Fall 2019 - CMNS 110 C100

Introduction to Communication Studies (3)

Class Number: 3385

Delivery Method: Distance Education


  • Course Times + Location:

    Distance Education

  • Exam Times + Location:

    Oct 22, 2019
    7:00 PM – 9:00 PM
    WMC 3260, Burnaby

    Dec 6, 2019
    12:00 PM – 2:00 PM
    SSCK 9500, Burnaby



An introduction to selected theories about human communication. This course is required for a major, honours or minor in communication. Breadth-Social Sciences.


The aims of this course are to provide a general introduction to a range of theories that seek to explain why we communicate as we do and to critically assess the images and messages of contemporary media. The first part of the course establishes a general overview of communication theory from both theoretical and historical points of view. The second part of the course will focus on specific fields within the area of communications such as popular culture and film studies .


  • Online Discussions 10%
  • Assignments 40%
  • Mid-term exam 25%
  • Final Exam 25%



Introduction to Communication Studies (2012, 3rd ed.), McCarron.

ISBN: 9781256498384

Encyclopedic Dictionary of Semiotics, Media and Communications (2000), Danesi.

ISBN: 9780802083296

Centre for Online and Distance Education Notes:

All  courses are delivered through Canvas unless noted otherwise on the course outline.

Required Readings listed on the course outlines are the responsibility of the student to purchase. Textbooks are available for purchase at the SFU Bookstore on the Burnaby campus or online through the Bookstore's website.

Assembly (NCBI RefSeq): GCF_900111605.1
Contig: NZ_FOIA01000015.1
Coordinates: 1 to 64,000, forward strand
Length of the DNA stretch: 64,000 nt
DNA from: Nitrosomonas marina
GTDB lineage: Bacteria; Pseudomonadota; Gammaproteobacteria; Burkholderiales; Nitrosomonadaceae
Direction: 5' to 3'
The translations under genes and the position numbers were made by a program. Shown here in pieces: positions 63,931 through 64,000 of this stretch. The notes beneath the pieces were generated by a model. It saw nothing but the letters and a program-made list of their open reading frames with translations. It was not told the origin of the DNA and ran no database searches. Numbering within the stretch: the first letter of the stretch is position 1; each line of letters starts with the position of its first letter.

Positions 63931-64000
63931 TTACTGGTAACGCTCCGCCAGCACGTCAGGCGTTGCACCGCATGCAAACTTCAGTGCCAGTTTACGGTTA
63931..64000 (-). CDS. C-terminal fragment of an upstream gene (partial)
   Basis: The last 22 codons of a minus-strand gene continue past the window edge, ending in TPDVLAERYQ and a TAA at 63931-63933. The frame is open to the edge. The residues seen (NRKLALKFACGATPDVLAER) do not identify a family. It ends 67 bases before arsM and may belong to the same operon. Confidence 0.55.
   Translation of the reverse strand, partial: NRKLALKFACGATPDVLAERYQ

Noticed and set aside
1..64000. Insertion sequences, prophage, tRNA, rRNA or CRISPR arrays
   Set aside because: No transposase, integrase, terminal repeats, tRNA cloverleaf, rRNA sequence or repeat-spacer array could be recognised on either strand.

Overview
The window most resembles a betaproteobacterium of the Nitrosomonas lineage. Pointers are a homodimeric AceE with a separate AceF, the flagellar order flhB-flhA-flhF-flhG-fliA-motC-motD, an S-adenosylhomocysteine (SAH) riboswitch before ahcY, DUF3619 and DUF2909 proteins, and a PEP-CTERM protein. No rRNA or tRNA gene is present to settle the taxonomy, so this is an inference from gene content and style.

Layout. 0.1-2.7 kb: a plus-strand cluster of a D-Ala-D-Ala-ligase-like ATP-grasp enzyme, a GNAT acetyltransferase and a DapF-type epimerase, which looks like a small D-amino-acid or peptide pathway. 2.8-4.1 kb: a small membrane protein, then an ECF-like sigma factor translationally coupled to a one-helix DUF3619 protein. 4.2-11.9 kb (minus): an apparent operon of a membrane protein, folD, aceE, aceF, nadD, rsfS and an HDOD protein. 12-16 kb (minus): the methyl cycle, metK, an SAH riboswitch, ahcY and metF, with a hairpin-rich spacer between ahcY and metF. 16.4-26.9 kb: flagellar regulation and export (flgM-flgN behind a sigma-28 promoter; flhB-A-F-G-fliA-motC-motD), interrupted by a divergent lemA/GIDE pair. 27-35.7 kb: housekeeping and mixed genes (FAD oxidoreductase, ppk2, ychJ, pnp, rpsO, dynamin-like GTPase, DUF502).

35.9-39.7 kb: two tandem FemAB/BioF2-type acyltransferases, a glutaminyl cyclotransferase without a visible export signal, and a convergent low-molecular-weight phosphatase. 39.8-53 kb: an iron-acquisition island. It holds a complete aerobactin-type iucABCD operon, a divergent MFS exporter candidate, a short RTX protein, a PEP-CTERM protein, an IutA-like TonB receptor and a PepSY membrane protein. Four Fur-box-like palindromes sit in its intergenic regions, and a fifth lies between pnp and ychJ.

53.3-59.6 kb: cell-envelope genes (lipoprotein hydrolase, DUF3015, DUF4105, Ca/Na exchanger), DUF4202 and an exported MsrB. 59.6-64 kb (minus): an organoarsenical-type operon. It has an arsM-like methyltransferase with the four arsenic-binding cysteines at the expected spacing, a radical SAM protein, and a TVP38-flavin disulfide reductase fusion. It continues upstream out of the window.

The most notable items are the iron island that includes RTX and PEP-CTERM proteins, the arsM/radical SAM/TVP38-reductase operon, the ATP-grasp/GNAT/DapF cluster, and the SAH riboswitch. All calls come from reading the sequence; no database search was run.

All CODE courses have an Additional Course Fee of $40

Exams are scheduled to be written on the SFU Burnaby campus at the noted time and date (unless noted as a take-home exam). 
If your course has a take-home exam, please refer to Canvas for further details. 

Students are responsible for following all Exam Policies and Procedures (e.g., missing an exam due to illness).

This course outline was accurate at the time of publication but is subject to change. Please check your course details in your online delivery method, such as Canvas.

*Important Note for U.S. citizens: As per the U.S. Department of Education, programs offered in whole or in part through telecommunications, otherwise known as distance education or correspondence are ineligible for Federal Direct Loans. This also includes scenarios where students who take distance education courses outside of their loan period and pay for them with their own funding, and attempt to apply for future Federal Direct Loans. 

For more information about US Direct Loans please visit and to read our FAQ on distance education courses, please go here: http://www.sfu.ca/students/financialaid/international/us-loans/federal-direct-loan.html


Registrar Notes:

SFU’s Academic Integrity web site http://www.sfu.ca/students/academicintegrity.html is filled with information on what is meant by academic dishonesty, where you can find resources to help with your studies and the consequences of cheating.  Check out the site for more information and videos that help explain the issues in plain English.

Each student is responsible for his or her conduct as it affects the University community.  Academic dishonesty, in whatever form, is ultimately destructive of the values of the University. Furthermore, it is unfair and discouraging to the majority of students who pursue their studies honestly. Scholarly integrity is required of all members of the University. http://www.sfu.ca/policies/gazette/student/s10-01.html